I had big plans for my second novel this year.
I was going to finish the second draft, send it out for feedback from my beta readers, complete revisions based on that feedback, polish up a final draft and submit it to my publisher for consideration – all by the end of June!
Well, here we are nearing the end of November and I have tentatively finished a third draft, based on feedback from my beta readers, but I’m definitely not at the polishing stage yet. It needs at least one full read-through to check it all makes sense, it needs another read-through to try and add some extra detail and deepen the emotion, and then I can maybe start the final editing and polishing process.
So, five months after I’d planned to submit it, I’ve still got a lot of work to do.
But that’s okay.
And I’ve learned a lot of valuable lessons along the way.
Most recently and most importantly – that I need to release myself from my own expectations sometimes. I’ve had a clear revision plan for the novel for months now and I haven’t been able to make any real progress on implementing it, which has been extremely frustrating.
But, in the last week, I came to the realisation that I was putting way too much pressure on myself. I had a set idea about how and when I would submit, and a set idea about how long it needed to be. And that was stopping me from working on it, because I was expecting to be able to produce a final publication-ready draft at the end of the next round of revisions.
Which was utterly ridiculous.
I was only really at the stage of making quite significant changes to the plot and particularly the climax. You can’t do that and expect what you end up with to be perfect. It may not even make sense, since I’ve been shoving new plot points and character development in fairly at random. There’s no way this thing is ready for a publisher!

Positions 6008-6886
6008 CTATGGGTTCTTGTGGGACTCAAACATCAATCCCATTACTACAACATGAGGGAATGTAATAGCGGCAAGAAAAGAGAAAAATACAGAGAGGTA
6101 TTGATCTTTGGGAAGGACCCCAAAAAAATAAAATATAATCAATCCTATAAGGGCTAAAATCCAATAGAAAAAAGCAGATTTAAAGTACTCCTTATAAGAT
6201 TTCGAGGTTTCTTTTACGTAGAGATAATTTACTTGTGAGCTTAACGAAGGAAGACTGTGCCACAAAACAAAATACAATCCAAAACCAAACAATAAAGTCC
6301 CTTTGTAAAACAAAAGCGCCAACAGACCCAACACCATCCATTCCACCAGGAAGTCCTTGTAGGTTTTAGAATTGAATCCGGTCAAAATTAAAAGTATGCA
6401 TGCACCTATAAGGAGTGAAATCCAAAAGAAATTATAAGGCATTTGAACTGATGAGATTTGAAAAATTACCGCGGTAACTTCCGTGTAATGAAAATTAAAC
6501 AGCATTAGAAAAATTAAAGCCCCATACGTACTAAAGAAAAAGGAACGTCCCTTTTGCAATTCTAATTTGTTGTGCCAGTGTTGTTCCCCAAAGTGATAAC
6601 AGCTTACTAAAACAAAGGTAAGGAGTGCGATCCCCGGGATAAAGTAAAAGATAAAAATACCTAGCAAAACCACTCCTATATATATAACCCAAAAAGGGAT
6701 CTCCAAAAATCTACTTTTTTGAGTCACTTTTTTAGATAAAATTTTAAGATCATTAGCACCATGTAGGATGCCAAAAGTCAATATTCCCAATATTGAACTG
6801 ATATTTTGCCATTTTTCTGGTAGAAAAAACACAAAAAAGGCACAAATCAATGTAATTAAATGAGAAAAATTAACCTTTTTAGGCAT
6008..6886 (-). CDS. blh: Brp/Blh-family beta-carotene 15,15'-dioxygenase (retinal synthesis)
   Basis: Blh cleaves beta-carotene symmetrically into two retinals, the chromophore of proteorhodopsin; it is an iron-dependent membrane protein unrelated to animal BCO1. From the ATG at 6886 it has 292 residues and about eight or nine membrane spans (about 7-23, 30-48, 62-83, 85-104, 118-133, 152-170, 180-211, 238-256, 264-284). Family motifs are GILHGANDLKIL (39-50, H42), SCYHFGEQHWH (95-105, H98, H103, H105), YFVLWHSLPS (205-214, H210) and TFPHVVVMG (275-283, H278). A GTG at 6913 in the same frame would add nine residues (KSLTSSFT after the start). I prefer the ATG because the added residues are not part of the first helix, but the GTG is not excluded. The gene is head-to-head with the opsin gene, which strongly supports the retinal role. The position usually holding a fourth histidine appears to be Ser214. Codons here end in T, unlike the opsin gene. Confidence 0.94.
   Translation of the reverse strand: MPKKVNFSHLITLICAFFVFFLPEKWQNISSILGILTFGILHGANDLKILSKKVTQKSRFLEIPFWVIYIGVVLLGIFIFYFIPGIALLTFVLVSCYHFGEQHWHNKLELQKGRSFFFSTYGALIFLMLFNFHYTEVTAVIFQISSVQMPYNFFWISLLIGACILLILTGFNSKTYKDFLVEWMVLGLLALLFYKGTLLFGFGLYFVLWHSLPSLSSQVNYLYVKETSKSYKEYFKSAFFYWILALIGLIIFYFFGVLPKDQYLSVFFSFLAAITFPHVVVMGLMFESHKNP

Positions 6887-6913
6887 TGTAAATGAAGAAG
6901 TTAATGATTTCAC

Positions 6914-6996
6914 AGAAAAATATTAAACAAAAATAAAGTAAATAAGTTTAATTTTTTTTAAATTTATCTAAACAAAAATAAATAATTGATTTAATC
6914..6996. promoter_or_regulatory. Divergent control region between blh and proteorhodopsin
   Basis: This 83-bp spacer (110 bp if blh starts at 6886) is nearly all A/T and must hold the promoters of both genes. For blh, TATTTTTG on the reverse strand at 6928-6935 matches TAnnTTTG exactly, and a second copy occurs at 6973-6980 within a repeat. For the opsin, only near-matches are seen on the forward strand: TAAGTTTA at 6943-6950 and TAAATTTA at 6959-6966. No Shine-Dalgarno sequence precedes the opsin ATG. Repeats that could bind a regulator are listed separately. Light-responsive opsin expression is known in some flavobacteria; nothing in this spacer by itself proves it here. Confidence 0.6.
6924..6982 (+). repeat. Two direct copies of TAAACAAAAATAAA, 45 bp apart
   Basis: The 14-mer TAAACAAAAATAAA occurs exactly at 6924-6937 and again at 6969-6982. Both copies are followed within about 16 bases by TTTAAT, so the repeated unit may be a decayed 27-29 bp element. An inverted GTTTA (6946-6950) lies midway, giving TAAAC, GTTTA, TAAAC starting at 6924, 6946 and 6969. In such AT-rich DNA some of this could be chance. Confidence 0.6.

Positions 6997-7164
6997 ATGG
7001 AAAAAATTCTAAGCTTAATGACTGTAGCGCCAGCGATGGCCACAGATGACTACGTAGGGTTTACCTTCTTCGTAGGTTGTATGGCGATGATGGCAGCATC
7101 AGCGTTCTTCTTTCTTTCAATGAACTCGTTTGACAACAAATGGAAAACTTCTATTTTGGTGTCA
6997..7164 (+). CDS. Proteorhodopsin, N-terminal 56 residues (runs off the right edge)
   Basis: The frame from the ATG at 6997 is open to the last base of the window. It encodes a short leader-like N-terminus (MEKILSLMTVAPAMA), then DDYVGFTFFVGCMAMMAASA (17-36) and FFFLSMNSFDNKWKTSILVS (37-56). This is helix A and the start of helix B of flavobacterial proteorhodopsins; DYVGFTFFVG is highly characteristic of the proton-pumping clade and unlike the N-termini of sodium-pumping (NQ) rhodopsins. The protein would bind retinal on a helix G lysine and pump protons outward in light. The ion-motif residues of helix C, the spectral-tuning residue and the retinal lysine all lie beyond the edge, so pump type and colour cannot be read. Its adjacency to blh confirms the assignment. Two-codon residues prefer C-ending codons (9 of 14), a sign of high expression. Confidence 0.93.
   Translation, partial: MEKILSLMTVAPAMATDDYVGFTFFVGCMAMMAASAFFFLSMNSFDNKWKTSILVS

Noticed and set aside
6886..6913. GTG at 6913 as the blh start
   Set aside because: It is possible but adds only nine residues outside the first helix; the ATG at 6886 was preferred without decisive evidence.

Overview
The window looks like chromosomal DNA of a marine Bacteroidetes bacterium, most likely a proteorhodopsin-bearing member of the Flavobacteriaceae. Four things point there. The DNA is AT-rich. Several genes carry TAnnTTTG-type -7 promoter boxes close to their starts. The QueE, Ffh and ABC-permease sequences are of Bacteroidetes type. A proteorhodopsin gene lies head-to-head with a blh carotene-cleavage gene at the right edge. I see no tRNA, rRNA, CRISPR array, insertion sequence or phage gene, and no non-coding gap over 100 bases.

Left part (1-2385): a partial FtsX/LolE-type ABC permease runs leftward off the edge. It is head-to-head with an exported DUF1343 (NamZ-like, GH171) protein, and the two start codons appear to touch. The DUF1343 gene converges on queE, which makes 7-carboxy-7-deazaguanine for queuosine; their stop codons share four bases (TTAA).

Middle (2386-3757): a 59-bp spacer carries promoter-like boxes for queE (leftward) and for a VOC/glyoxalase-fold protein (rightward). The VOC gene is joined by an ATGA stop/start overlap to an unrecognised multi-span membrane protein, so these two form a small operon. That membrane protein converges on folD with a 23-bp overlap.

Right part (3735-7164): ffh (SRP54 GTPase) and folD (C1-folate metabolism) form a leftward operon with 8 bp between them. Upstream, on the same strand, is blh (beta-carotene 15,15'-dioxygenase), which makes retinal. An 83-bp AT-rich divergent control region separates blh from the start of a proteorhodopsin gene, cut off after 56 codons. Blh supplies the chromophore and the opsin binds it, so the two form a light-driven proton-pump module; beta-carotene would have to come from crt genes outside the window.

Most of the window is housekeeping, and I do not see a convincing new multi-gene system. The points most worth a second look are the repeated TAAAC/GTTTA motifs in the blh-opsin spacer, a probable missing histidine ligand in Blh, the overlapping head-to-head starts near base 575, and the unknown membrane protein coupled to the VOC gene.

And that’s still okay.
But, because I had a timeline in mind and am now way past all my deadlines, it felt like I needed to rush to finish, in order to try and catch up with an impossible schedule that was already well out of the window, and had only been set by me.
So, I let go of my timeline and just focused on getting the words down, not worrying about whether or not they were any good, or if there were enough of them. And, with that mindset, I completed my revisions in four days – and I didn’t even work that long on any of those days!
And now I have a new draft that I can work to improve, though I’m not going to look at it again for a few weeks because I think I’ll do a better job on it after I’ve given it some space.
It will eventually be ready to submit, but it doesn’t matter if that’s now going to be next year (it is) because there’s no point in pushing myself to produce something sub-standard by an arbitrary deadline just for the sake of it.
I do want to finish. I do want to submit. And, to that end, I do want to make sure I keep working on it and progressing towards that goal. So I will keep setting myself deadlines and keep making big plans. But hopefully, I won’t beat myself up so much if I don’t hit them all.